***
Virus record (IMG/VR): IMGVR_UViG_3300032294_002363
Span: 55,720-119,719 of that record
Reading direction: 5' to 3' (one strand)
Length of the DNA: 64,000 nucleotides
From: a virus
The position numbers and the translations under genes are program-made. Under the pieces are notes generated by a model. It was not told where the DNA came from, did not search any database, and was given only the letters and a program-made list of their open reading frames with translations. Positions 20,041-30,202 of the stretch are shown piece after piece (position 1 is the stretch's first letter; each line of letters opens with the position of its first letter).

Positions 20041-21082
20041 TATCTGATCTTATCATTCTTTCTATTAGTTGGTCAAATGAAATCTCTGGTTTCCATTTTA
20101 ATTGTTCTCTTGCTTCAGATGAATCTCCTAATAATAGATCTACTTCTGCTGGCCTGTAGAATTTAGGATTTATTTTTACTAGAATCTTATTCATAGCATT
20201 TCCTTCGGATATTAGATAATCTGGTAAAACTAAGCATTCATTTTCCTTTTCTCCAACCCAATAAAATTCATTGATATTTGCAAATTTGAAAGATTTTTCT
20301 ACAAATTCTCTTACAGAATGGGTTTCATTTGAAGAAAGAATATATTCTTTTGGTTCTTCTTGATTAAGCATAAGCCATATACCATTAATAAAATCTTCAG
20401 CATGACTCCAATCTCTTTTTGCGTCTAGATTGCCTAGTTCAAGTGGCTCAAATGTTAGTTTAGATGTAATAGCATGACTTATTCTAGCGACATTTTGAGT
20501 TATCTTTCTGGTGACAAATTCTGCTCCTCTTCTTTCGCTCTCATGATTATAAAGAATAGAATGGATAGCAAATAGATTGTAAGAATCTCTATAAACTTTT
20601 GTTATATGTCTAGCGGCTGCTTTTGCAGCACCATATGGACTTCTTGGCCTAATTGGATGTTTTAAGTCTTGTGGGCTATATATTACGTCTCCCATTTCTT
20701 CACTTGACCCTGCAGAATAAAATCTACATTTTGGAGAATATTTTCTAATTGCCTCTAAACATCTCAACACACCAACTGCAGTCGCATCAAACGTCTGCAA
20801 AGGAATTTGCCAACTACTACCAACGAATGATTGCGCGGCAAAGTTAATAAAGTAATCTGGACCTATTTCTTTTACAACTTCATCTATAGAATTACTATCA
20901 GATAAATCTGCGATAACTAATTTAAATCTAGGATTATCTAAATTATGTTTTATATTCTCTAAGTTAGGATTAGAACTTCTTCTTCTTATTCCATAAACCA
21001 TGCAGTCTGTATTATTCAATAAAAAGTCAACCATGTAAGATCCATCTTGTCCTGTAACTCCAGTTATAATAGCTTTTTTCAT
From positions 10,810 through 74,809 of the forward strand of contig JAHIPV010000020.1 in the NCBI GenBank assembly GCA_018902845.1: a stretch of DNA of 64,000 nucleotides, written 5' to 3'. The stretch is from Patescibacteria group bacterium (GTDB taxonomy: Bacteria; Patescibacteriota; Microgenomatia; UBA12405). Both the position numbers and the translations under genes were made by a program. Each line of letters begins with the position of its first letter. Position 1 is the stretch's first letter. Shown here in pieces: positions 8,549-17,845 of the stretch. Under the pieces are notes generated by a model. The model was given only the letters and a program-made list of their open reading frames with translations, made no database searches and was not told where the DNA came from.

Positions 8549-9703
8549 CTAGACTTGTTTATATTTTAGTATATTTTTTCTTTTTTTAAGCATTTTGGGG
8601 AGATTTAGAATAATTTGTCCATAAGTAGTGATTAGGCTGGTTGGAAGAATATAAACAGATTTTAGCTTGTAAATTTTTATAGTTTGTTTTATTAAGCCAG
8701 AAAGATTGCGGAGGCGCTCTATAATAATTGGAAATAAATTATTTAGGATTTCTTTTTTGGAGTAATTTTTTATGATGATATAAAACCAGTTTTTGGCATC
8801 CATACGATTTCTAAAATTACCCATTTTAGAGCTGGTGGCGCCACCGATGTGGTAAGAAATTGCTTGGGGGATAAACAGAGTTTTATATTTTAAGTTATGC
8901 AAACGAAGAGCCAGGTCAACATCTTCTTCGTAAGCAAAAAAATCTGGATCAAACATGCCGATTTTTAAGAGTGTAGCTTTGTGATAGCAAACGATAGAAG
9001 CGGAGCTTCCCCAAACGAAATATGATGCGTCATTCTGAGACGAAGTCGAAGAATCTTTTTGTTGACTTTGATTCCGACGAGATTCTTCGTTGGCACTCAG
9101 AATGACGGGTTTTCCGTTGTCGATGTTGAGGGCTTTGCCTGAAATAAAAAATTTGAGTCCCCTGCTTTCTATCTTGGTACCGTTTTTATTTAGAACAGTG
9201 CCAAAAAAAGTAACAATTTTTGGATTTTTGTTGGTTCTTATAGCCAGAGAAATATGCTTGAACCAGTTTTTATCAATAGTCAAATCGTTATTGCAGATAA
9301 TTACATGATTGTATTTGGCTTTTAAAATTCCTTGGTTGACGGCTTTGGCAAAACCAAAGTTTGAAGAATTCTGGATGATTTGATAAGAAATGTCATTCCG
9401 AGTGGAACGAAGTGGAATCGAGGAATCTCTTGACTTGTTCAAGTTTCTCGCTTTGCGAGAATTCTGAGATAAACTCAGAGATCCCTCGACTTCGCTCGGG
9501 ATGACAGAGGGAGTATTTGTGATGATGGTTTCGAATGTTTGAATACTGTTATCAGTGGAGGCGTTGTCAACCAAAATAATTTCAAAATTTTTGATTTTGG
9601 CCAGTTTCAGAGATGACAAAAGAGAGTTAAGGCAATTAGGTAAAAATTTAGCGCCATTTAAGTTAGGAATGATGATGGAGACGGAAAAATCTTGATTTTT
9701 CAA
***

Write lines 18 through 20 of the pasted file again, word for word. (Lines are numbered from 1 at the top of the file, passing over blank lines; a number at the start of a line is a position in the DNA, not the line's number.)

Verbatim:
21001 TGCAGTCTGTATTATTCAATAAAAAGTCAACCATGTAAGATCCATCTTGTCCTGTAACTCCAGTTATAATAGCTTTTTTCAT
From positions 10,810 through 74,809 of the forward strand of contig JAHIPV010000020.1 in the NCBI GenBank assembly GCA_018902845.1: a stretch of DNA of 64,000 nucleotides, written 5' to 3'. The stretch is from Patescibacteria group bacterium (GTDB taxonomy: Bacteria; Patescibacteriota; Microgenomatia; UBA12405). Both the position numbers and the translations under genes were made by a program. Each line of letters begins with the position of its first letter. Position 1 is the stretch's first letter. Shown here in pieces: positions 8,549-17,845 of the stretch. Under the pieces are notes generated by a model. The model was given only the letters and a program-made list of their open reading frames with translations, made no database searches and was not told where the DNA came from.

Positions 8549-9703